Time for Action
“Either we’re all going to rise, or we’re all going to sink together.” When she says that, Carol Ziegler, DNP, NP-C, RD, is getting real about how the intensifying changes in climate are going to intersect with health — for each and every one of us, but especially for her low-income patients who often live in apartments without air conditioning and in areas where asthma is rampant.
It’s not just heat strokes and sun exposure from increased temperatures. It’s also the effects of flooding and more severe storms. Changes to the earth’s environment will bring more vector-borne diseases such as malaria and dengue fever, more cardiovascular disease, depression and anxiety, and the list goes on. Those will inevitably spur people to seek medical treatment.
Ziegler, a member of the Vanderbilt Institute for Global Health and a professor at Vanderbilt University School of Nursing, is in the vanguard of those at Vanderbilt raising awareness of the complex intersection of climate and health.
“Climate care is health care”
All those imaging machines that lead to diagnosis? Electricity guzzlers.
Reed Omary, MD, MS, Carol D. and Henry P. Pendergrass Professor and chair of the Department of Radiology, is taking the radiology world by storm this year. He’s on a mission to put his specialty at the forefront of reducing the carbon footprint in health care. His mantra is “climate care is health care.”
Guided by his maxim and the words of architect and futurist Buckminster Fuller, “We are called to be architects of the future,” he is encouraging people at all levels within health care — and especially physicians — to think critically about how they can be agents of change and proponents of health equity.
“I think it’s beyond our opportunity as physicians. It’s actually a responsibility. We need to care about the health of the public. We need to care about equity. We need to care about the planet. And it’s not just for us right now; it’s for every subsequent generation, our children, our grandchildren, 100 generations from now. It’s who we are. It comes to our values,” Omary said on the “Climate is Us: Why climate change is health care’s lane” episode of the “Vanderbilt Health DNA: Discoveries in Action” podcast, which also featured Ziegler and Louise Rollins-Smith, PhD, professor of Pathology, Microbiology and Immunology, who studies the immune defense mechanisms of amphibians.
Omary is taking that message on a road show. He’s given eight grand rounds lectures so far this year to departments around the country ranging from Washington to Illinois to California. He challenged health care leaders — really, the leader in all of us — to infuse climate leadership into their professional resolutions in an op-ed, ‘As a medical doctor, this is how I’m making climate action my 2022 resolution,’ that ran in The Tennessean this year.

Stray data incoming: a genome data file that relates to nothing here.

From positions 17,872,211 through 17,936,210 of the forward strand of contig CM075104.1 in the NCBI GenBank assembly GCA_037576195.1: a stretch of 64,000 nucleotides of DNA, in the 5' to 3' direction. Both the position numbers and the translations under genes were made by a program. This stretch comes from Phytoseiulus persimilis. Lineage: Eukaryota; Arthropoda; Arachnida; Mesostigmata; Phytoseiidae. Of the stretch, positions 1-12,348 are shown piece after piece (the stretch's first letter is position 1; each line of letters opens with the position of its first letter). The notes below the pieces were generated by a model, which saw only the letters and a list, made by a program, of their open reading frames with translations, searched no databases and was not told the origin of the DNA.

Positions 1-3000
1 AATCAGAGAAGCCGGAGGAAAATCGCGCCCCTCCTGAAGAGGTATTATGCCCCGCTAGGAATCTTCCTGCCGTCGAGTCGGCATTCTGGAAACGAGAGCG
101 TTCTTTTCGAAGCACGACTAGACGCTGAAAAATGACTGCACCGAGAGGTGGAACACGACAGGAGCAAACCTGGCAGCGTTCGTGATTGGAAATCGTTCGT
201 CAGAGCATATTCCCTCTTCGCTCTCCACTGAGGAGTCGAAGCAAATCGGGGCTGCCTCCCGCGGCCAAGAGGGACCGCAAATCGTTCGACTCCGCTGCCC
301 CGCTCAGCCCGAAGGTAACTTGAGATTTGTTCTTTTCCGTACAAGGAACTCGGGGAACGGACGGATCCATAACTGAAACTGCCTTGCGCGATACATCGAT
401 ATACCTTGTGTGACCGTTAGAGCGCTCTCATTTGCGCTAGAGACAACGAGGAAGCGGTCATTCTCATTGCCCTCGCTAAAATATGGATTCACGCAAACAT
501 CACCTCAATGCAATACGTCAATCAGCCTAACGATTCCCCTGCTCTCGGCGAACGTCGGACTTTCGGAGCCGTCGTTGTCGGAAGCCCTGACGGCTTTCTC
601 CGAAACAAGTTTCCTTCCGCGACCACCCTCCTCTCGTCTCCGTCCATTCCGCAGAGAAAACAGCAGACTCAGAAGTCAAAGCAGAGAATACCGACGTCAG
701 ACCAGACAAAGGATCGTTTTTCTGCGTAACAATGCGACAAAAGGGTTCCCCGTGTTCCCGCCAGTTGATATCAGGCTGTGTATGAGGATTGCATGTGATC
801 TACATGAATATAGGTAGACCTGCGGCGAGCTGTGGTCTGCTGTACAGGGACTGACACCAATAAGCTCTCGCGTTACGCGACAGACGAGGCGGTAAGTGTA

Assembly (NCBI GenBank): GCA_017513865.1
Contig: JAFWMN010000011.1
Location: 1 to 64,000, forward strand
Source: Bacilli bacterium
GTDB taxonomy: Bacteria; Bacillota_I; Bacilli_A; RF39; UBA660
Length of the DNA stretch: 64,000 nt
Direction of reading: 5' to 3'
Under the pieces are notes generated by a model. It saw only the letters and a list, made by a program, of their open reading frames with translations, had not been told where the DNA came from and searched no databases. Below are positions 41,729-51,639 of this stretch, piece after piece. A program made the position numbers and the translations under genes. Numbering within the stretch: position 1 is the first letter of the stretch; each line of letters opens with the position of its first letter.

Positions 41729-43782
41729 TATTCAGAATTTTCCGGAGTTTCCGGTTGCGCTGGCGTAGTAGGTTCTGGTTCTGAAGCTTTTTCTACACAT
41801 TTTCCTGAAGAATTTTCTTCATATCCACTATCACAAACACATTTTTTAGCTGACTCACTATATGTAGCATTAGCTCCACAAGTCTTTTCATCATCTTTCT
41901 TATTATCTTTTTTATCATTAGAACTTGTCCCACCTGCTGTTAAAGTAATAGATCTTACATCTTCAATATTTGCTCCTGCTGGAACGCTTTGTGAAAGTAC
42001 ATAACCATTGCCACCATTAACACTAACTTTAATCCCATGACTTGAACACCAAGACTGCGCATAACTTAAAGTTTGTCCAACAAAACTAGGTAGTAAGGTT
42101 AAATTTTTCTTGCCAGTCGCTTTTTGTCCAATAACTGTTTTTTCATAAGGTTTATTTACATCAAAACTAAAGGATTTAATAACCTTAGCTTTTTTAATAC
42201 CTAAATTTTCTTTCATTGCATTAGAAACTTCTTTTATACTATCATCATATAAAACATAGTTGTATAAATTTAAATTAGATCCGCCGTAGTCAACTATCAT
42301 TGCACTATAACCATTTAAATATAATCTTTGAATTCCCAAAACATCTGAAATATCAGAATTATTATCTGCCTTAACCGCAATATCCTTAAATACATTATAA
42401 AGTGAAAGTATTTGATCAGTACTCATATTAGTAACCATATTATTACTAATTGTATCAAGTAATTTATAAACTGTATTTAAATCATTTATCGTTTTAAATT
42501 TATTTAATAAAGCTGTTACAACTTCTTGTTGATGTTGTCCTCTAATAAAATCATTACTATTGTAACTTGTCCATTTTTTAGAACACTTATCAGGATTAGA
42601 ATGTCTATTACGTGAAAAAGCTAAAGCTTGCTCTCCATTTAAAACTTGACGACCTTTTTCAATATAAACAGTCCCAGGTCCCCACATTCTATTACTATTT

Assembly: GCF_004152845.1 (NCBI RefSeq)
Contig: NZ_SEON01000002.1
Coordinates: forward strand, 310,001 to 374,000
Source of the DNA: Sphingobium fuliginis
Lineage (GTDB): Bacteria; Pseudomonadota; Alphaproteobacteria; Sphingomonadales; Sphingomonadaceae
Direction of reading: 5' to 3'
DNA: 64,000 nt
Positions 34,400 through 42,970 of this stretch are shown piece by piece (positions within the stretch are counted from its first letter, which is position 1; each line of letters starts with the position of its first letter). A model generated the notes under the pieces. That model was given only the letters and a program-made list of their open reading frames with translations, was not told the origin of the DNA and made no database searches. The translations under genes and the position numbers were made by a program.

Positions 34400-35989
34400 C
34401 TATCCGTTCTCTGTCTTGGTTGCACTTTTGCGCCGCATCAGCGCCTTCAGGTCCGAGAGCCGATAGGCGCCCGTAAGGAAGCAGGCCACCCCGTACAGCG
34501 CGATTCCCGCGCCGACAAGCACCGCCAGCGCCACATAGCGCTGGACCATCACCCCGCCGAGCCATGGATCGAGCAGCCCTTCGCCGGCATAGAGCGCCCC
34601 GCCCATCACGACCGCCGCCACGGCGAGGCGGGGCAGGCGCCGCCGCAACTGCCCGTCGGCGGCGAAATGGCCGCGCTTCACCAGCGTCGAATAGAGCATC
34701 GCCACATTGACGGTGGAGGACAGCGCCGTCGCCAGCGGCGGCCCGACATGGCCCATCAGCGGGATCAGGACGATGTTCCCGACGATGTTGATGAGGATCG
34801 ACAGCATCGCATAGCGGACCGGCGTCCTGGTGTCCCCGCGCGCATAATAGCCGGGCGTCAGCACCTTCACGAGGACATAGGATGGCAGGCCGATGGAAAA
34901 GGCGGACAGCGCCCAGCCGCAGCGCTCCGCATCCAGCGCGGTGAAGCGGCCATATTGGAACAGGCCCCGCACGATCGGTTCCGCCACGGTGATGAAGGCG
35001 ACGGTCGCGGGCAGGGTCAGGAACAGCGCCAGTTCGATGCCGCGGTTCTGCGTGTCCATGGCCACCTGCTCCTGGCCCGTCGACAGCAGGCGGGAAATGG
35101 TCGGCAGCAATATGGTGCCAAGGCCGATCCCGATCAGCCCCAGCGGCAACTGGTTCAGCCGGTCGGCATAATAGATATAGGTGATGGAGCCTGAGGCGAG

‘Well, that doesn’t work anymore’
Medicine is in a watershed moment to adjust to and account for the social determinants of health that hinder well-being. While not every patient is limited by tight purse strings or lives in a food desert or goes up against discriminatory structures while just trying to carve out a niche in this life — each person will be impacted by climate change. From one lens, climate change is the ultimate social determinant of health.
Physicians alone cannot fix the climate crisis, of course. Engineers or farmers or scientists or devoted recyclers cannot fix it. It requires a nimble, committed laser-focus from not just a cross section of society, but advocates and action-takers in all neighborhoods, agencies, board rooms — and yes, clinics, according to experts at Vanderbilt’s Center for Biomedical Ethics and Society.
“It is important to order the right test and perform surgery with technical competence and prescribe the right medication, but that’s not all there is. There’s the question of how do we as medical providers ethically engage in the interdependent nurture of health? That’s the paradigm we need to be nurturing — this ecology-health vision,” said Keith Meador, MD, ThM, MPH, professor of Psychiatry and Behavioral Sciences and director of the center.
The fusion of ideas and collaboration across professions is at the core of Vanderbilt University School of Medicine’s first climate course, Ecology and Health: Climate, Food, and Justice, taught by Meador and John Compton, M.Div., program manager of Rooted Community Health within the Center.
Rooted Community Health works across the VUMC campus and regional communities on projects promoting sustainability and well-being through the paradigm that ecological communities and people flourish through interdependency.
“We’re delving into the ethical obligations around social determinants of health and aspects of human flourishing, and there is more research coming out that links ecology to the social determinants,” said Compton. “It’s a gift to me to hear the interdisciplinary conversation as students, medical trainees and other fields translate their knowledge for each other. The exchange becomes really rich. We clearly see we’re on each other’s team.”
The course is co-taught by faculty who are already infusing climate into their medical practices.
- Eva Parker, MD, assistant professor of Dermatology, sits on the Executive Committee for the American Academy of Dermatology’s Expert Resource Group on Climate and Environmental Affairs and presents about how rising skin cancer rates can be attributed to the effects of climate.